In remembrance of
Aboriginal and Torres Strait Islander people should be aware that this website contains images, voices and names of deceased person.
Foundation Board Member from 1998
Jilpia’s life began in 1945 in the Walmadjari Nation, also known as the Great Sandy Desert, located in the Kimberley region of Western Australia. She was removed from her mother at the age of 5 and taken to another country called Queensland.
Jilpia not only learned English, a foreign language, but triumphed to graduate, as one of the first Aboriginal women in General Nursing, Midwifery and Ophthalmology. “Studying nursing gave me knowledge but also the skills to stand up and be counted” said Jilpia on her experience. In 1971, Jilpia worked at a local hospital in Cairns when she received the call to work with other Aboriginal activists to establish the first community controlled medical service in Sydney, Redfern Aboriginal Medical Service.
In 1975, Jilpia, spent two years travelling to remote areas of Australia, working with the late Professor Fred Hollows and his team as part of the National Trachoma and Eye Health Program. Jilpia went on to complete a Churchill Trust Scholarship in 1979, in which she completed her postgraduate studies at London’s Moorfields Eye Hospital.
Through her work as part of the program, Jilpia had the opportunity to return to her home country of the Walmadjari Nation. There she was reunited with her mob and her mother. Jilpia was under the impression that her mother had passed away, as that was what she had been told when she was stolen from her home. Members of her mob affectionately referred to her as ‘lost little girl’ in their native tongue.
In 1995, Jilpia received the Member of the Order of Australia in recognition for her contributions to remote First Nations health resources, with particular acknowledgement for her work in ophthalmology and obstetrics. An Australian Centenary Medal followed in 2003. Adding to her accolades, in 2003, Jilpia graduated from the Australian National University with degrees in Political Science and History. Jilpia was also on the ACT Sentencing Board and saw her role as being a strong social activist advocating for the rights and social justice of Aboriginal people.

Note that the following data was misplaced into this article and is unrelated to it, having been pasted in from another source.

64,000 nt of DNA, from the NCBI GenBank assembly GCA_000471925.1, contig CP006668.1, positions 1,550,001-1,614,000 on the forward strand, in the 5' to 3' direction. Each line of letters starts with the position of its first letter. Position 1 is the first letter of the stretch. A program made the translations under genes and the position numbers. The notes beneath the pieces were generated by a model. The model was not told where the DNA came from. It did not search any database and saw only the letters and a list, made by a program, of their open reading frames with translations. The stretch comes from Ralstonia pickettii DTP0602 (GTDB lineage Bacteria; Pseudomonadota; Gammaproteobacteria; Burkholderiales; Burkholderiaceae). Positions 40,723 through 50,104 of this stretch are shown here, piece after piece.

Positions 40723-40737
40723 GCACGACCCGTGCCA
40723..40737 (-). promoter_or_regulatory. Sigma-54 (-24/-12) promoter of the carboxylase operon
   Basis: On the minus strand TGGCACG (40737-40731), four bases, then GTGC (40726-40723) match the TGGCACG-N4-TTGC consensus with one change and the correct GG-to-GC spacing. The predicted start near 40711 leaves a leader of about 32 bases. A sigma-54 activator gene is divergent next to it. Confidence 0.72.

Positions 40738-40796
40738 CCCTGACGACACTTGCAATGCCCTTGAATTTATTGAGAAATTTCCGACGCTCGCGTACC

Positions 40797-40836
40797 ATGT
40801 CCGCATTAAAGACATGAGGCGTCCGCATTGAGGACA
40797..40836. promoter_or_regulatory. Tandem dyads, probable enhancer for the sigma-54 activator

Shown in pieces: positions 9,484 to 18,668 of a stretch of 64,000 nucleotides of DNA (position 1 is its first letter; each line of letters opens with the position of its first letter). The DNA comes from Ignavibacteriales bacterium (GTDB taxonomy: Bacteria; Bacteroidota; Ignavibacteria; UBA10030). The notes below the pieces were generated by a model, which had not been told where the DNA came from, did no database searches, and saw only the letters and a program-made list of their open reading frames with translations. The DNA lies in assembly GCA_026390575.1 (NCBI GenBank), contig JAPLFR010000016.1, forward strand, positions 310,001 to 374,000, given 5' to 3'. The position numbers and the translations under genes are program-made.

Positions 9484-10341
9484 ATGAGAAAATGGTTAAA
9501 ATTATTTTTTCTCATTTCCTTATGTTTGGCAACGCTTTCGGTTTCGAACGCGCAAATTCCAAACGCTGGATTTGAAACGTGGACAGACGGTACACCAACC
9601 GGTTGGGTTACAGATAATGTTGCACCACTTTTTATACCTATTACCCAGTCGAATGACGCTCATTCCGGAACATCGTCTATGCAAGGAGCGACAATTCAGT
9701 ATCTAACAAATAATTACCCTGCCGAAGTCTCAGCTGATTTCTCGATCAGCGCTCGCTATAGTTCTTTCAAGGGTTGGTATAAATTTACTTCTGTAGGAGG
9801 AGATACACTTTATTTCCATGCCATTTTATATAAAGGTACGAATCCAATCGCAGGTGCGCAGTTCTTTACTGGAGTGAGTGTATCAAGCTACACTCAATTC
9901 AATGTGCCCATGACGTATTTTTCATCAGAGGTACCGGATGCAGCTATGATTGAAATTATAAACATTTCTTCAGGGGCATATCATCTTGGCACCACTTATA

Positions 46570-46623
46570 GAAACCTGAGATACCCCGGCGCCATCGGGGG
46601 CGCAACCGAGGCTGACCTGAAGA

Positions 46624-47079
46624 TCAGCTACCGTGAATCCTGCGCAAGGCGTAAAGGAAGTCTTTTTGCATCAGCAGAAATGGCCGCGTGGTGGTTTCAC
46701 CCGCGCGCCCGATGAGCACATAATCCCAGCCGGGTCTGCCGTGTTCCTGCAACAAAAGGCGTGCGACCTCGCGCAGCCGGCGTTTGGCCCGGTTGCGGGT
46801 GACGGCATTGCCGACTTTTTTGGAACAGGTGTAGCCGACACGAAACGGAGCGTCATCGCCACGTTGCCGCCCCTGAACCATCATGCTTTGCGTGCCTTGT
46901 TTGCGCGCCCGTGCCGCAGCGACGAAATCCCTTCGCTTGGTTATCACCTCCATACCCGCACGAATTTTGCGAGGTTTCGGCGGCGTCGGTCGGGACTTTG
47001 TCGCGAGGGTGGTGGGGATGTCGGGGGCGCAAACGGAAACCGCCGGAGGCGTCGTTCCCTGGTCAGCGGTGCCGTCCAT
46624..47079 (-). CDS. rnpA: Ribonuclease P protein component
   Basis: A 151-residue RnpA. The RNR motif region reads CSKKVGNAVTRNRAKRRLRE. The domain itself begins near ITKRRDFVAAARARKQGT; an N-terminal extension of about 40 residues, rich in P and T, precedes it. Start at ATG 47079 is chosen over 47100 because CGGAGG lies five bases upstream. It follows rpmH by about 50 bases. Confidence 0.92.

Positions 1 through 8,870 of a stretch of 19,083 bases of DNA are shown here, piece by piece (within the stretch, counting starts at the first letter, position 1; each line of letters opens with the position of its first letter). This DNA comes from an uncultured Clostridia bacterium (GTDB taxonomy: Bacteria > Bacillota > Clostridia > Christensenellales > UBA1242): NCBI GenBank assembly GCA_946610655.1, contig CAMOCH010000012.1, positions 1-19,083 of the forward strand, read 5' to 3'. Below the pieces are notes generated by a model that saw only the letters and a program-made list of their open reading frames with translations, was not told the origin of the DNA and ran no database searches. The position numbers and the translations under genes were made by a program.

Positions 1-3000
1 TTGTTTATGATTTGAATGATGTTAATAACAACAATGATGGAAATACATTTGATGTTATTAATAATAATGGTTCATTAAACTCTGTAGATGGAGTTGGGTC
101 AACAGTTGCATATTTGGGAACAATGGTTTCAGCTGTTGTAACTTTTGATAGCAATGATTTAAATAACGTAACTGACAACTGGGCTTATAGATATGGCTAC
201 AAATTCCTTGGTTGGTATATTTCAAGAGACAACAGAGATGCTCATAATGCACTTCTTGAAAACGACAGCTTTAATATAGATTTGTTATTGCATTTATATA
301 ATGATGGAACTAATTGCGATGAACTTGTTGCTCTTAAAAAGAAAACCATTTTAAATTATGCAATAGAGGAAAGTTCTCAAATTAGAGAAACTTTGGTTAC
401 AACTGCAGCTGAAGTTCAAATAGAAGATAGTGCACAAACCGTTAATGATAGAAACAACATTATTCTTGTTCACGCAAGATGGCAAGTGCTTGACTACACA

In 2007, Jilpia was recognised by her people as a Traditional Owner to her country by her birthright.
Jilpia has been on the journey of the Foundation since its beginnings, over 20 years ago. Jilpia was one of the ‘originals’. She shared Roberta’s vision to provide Indigenous women with the opportunity to study overseas at a top tier university and to bring back the knowledge and insight gained to contribute to the advancement of their communities.
Roberta, Jilpia and the small band of ‘originals’ built the Foundation by hand, from the ground up. No corporate funding. No government funding. They raised hundreds of thousands of dollars $10 and $20 at a time through cake drives, BBQs and button holing individual donors.
Through her many years on the Foundation, Jilpia was our guardian of Roberta’s key guiding principle in selecting students for the scholarship – the commitment to contribute to community on return from their overseas study. Hers was always the wrap up question in interviews: ‘love, how will this help us back here?’
Jilpia also would have a practical wisdom for the students. While they carried a responsibility to community, she also would tell them to make sure that they took the unique opportunity of living away from Australia to breathe, to have some fun. In difficult issues we sometimes confronted with candidates, she showed a humanity drawn from her own life experience.
Her legacy from her involvement with the Foundation will be the future contributions that the scholars and bursary recipients make to change for indigenous Australians and the Australian community as a whole.
Jilpia passed away on 28 October 2021.